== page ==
In Sayian economics, all production is consumed in some fashion. Ultimately, consumers decide the fashion—unproductive consumption, unprofitable reproductive consumption, or profitable reproductive consumption. Investment, in Sayian economics, is akin to reproductive consumption. And, in a market economy, consumers decide whether investors have backed investment that is unprofitable or profitable. It is ignorance of the nature of things in a market economy that allows government officials to think they are able to assume the role of consumers in investment for a market economy. A society sanctioning by force high levels of unprofitable consumption of government and unproductive consumption of nonproducers will bankrupt itself and decay. For a society, through government, to continue such consumptions would be to despoil its land, exterminate its capital, and starve its labor.
Government policies that do not create goods and services individuals will freely, willingly exchange for, will not give rise to products. Increases in government spending do not necessarily stimulate a market economy at less than full employment.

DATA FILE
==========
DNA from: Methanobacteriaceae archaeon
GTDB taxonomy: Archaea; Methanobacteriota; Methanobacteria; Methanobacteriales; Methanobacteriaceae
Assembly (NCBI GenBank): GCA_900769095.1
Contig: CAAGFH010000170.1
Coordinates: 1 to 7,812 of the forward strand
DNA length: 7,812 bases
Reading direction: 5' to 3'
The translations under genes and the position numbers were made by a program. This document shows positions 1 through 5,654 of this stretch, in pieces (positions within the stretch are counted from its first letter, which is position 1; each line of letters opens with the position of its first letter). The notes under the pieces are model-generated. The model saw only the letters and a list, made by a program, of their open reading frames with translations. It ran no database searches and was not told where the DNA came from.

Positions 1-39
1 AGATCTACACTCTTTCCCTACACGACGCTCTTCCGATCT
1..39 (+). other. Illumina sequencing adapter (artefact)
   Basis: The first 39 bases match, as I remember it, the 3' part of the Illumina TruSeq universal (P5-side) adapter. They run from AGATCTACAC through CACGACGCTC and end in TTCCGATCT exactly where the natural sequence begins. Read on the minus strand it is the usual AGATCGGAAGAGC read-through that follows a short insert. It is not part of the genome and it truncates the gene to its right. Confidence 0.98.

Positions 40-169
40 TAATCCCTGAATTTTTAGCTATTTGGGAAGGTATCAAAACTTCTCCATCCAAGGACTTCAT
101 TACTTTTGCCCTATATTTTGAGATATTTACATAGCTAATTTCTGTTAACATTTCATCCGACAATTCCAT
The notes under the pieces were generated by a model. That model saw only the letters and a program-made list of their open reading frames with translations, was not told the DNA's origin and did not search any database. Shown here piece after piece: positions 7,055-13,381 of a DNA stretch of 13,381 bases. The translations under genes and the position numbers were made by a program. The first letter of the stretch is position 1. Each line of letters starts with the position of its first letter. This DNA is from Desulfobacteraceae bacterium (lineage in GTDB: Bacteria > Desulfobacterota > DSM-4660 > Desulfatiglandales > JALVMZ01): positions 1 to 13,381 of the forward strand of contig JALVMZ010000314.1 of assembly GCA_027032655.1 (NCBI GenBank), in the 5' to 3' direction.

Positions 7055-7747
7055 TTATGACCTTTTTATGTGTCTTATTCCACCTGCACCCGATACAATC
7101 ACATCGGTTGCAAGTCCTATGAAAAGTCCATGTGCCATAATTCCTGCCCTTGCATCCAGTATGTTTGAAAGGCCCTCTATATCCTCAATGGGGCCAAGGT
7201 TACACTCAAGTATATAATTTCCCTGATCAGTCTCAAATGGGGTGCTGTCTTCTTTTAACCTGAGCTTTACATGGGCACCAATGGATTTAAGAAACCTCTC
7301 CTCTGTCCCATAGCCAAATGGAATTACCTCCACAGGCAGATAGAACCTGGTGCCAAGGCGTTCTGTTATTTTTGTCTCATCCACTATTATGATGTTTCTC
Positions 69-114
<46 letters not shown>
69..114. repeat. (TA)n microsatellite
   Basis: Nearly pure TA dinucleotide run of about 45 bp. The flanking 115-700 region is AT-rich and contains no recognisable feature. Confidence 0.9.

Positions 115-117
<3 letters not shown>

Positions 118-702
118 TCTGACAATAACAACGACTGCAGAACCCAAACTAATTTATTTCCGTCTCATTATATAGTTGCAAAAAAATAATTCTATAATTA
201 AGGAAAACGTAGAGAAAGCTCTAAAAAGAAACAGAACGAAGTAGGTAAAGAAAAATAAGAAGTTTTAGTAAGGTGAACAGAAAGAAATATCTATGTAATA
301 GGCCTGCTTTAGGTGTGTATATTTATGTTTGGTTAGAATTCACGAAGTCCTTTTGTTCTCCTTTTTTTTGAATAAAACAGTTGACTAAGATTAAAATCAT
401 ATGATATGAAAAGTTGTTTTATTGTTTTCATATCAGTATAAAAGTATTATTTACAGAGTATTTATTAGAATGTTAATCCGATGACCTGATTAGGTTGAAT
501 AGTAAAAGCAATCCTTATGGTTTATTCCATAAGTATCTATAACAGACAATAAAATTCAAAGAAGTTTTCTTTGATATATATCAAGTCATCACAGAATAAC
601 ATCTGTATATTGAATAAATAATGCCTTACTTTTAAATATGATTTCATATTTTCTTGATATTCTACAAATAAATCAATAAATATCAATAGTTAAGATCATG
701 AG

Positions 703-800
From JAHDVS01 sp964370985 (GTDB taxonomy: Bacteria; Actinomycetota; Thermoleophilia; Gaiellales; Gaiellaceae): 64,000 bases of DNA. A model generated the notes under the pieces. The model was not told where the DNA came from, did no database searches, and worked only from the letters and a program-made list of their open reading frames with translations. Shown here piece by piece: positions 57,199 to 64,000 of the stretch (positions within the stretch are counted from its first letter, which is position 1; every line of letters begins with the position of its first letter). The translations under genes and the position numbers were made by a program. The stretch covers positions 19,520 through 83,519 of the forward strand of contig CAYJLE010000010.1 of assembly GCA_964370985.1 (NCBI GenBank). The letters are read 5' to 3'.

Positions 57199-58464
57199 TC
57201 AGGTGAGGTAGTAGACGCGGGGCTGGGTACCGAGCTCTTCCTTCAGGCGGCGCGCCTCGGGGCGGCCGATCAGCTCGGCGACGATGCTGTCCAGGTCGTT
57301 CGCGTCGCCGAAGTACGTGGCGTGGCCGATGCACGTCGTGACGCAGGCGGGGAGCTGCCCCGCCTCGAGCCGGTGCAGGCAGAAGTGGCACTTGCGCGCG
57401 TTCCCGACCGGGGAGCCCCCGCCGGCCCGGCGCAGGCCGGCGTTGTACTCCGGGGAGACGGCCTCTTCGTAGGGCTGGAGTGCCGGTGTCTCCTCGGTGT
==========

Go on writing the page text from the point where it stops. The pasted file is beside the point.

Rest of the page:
[I]t has been explained that the only effectual demand is created by the possession wherewithal to purchase,—of something to give in exchange; and what can that be, except a product, which, before the act of exchange and consumption, must have been an item, either of revenue or of capital? The existence and intensity of the demand must invariably depend upon the amount of revenue and of capital: the bare existence of revenue and of capital is all that is necessary for the stimulus of production, which nothing else can stimulate. (Say 1971, 396)
In other words, government aggregate demand management policies do not necessarily generate effectual demand. Sayian economics classifies these types of spending as unproductive consumption, the destruction of products. And, Sayian economics establishes that “for the same reason that the creation of a new product is the opening of a new market for other products, the consumption or destruction of a product is the stoppage of a vent for them” (Say 1971, 139).